International Human Rights Law

PADs – Why CERD34 in Denmark?

In the last article, I mentioned that the working group at Afro Empowerment Center (AEC) submitted a citizen’s petition for ratification and implementation of CERD34, thereby asking Denmark to uphold its agreement to take action on eliminating racial discrimination in all forms. But what is it about CERD34’s contents that makes AEC push for its implementation? To fully understand AEC’s petition, we must first talk about the International Convention on the Elimination of All Forms of Racial Discrimination (ICERD)

 ICERD is a UN Convention or treaty, adopted and opened for signature and ratification by UN member nations in 1969. By signing and ratifying ICERD, State Parties commit to, among other things, the elimination of racial discrimination and the promotion of understanding among all races.

States Parties condemn racial discrimination and undertake to pursue by all appropriate means and without delay a policy of eliminating racial discrimination in all its forms and promoting understanding among all races, and, to this end: (a) Each State Party undertakes to engage in no act or practice of racial discrimination against persons, groups of persons or institutions and to ensure that all public authorities and public institutions, national and local, shall act in conformity with this obligation; ICERD art 2, ¶1 

Denmark signed and then ratified ICERD in 1971 thereby becoming a State Party to this historic convention.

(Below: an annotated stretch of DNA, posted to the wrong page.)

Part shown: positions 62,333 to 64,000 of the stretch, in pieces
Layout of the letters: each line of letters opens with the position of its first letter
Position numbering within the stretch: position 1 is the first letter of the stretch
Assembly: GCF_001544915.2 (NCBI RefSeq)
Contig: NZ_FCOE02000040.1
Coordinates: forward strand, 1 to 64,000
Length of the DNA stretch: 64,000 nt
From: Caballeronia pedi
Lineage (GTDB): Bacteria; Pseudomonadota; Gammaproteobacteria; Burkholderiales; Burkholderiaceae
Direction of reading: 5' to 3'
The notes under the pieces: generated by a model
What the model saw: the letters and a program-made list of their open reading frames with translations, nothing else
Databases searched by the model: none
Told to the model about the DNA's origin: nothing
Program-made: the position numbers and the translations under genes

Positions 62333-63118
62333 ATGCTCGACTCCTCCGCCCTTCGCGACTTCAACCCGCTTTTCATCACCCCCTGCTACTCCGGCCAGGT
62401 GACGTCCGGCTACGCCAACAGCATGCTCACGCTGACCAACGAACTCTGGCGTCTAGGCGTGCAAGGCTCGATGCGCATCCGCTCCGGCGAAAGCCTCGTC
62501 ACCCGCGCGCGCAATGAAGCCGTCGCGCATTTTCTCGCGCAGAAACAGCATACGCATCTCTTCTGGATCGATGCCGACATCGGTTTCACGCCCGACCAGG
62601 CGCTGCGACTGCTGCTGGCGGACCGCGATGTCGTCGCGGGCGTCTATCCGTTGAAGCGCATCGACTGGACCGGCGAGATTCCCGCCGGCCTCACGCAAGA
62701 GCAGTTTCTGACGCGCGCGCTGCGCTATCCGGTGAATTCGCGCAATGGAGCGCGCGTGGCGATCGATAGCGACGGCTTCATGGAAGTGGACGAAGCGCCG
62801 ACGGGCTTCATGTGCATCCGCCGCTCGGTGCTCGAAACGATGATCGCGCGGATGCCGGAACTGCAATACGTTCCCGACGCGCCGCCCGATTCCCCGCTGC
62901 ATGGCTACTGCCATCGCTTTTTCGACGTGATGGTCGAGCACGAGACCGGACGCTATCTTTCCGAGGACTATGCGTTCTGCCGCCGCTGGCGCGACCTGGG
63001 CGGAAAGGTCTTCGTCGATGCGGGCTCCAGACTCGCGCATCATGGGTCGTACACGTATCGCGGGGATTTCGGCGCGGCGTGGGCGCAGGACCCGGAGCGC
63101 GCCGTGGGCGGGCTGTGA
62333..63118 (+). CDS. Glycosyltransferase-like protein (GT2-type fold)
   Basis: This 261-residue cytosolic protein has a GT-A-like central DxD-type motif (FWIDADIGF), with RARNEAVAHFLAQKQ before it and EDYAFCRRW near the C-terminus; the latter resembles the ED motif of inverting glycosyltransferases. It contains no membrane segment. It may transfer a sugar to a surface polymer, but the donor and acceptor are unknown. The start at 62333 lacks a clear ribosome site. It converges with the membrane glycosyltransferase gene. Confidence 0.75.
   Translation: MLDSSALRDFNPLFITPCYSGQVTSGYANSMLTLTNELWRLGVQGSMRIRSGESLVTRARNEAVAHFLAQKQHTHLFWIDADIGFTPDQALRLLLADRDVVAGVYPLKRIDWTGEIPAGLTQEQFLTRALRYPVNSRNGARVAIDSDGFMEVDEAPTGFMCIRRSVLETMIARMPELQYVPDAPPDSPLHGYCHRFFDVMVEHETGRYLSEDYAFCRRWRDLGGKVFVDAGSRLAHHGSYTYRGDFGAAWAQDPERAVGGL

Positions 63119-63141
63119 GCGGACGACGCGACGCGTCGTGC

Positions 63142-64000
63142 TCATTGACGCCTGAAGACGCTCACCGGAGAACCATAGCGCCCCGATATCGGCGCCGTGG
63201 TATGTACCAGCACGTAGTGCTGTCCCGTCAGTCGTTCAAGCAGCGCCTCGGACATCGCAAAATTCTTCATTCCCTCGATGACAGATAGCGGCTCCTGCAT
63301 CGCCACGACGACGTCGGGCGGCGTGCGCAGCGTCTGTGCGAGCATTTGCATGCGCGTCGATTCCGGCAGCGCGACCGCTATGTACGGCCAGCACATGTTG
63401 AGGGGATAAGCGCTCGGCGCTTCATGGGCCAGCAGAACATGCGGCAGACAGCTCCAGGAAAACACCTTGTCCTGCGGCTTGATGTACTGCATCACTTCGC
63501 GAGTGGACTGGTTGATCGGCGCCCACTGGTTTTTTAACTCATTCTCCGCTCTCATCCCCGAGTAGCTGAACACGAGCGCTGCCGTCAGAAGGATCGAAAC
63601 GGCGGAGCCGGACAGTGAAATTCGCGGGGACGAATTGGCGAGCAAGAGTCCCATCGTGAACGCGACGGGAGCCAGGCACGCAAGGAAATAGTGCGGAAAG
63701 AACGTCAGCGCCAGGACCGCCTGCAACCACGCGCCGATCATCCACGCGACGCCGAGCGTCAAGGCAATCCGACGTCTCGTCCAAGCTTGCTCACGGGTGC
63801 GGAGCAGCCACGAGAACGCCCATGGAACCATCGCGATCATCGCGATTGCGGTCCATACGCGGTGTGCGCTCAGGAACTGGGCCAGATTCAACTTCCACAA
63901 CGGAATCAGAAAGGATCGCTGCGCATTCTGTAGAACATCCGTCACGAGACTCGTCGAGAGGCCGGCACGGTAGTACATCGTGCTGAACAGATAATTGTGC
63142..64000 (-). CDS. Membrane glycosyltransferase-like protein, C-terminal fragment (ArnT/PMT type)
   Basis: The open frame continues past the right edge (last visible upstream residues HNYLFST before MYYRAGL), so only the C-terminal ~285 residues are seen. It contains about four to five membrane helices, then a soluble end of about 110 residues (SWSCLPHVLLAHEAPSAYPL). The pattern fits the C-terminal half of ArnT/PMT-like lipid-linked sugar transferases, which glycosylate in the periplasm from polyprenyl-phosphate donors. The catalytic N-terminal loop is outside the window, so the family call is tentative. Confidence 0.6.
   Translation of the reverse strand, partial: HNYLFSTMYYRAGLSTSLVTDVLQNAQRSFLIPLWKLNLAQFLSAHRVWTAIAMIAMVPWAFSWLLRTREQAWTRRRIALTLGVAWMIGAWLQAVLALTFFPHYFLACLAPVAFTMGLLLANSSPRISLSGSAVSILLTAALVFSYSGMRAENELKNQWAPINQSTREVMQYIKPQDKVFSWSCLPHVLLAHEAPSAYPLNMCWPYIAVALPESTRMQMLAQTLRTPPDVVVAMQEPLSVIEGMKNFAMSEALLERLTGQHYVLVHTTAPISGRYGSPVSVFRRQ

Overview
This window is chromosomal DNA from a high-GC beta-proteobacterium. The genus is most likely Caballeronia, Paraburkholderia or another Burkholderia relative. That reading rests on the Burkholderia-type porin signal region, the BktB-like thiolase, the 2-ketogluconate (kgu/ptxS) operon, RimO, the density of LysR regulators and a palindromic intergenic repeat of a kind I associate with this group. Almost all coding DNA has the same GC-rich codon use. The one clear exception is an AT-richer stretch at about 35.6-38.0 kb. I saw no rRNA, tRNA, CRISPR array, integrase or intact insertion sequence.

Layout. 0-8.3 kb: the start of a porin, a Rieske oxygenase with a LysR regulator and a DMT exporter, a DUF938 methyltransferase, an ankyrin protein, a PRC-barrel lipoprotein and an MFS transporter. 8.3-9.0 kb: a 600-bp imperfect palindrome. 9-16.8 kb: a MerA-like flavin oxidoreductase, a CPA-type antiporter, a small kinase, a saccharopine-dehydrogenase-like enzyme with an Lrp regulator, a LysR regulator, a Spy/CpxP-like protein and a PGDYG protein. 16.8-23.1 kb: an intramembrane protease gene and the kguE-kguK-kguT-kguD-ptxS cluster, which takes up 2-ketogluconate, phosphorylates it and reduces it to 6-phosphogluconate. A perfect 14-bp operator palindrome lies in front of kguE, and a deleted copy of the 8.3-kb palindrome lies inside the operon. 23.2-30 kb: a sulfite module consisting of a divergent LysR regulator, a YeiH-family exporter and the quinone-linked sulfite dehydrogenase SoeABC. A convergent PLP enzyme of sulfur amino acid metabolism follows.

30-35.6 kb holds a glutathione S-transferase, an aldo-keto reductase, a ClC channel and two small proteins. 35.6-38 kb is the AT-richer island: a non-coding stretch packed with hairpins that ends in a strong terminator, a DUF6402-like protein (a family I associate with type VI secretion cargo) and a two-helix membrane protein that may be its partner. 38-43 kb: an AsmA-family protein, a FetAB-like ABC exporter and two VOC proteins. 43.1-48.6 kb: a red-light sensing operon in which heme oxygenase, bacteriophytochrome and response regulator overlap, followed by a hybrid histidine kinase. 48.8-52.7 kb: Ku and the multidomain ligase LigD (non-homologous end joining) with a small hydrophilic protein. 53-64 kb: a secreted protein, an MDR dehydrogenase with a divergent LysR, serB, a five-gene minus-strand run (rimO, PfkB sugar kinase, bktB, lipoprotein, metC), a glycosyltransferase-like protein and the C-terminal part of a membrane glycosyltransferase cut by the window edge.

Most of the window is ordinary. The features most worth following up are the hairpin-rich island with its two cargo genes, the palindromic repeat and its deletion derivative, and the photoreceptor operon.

ICERD also calls for a group of experts to create a committee to monitor the implementation of ICERD in State Parties. Hence the creation of The Committee on the Elimination of Racial Discrimination (CERD). CERD is comprised of 18 elected independent impartial individuals, representing different societal forms and legal systems. Among CERDs many duties, they also review reports, submitted by State Parties, on the status of implementation of ICERD. The committee reviews said reports, noting concerns and providing recommendations to the specific country. Country specific recommendations are called ‘Concluding Observations’. The committee also publishes General Recommendations, where they delve into specific topics within the realm of ICERD, human rights and discrimination. One such General Recommendation is CERD34, which specially looks at racial discrimination against People of African Descent. There are other General Recommendations for other minority groups: Gender (CERD25), indigenous peoples (CERD23), xenophobia/ non-citizens (CERD30) and so on.

 So why CERD34, specifically?

Racial discrimination exists, period. There is no single definite guideline for combating and/or eliminating racial discrimination. No plug and play solution, no ‘do this today and job done’ tomorrow. However, many strategies, and initiatives have been tried and tested by countries all over the world. The UN has been monitoring and gathering knowledge from these attempts and their recommendations reflect gained knowledge. One could therefore argue that it would be wise to learn from and incorporate this knowledge instead of reinventing the wheel. Additionally, the recommendations in CERD34 are broad enough that State Parties have considerable flexibility in exactly how to implement them, giving the State Party freedom to create policies and procedures that function with existing systems and which upholds national values.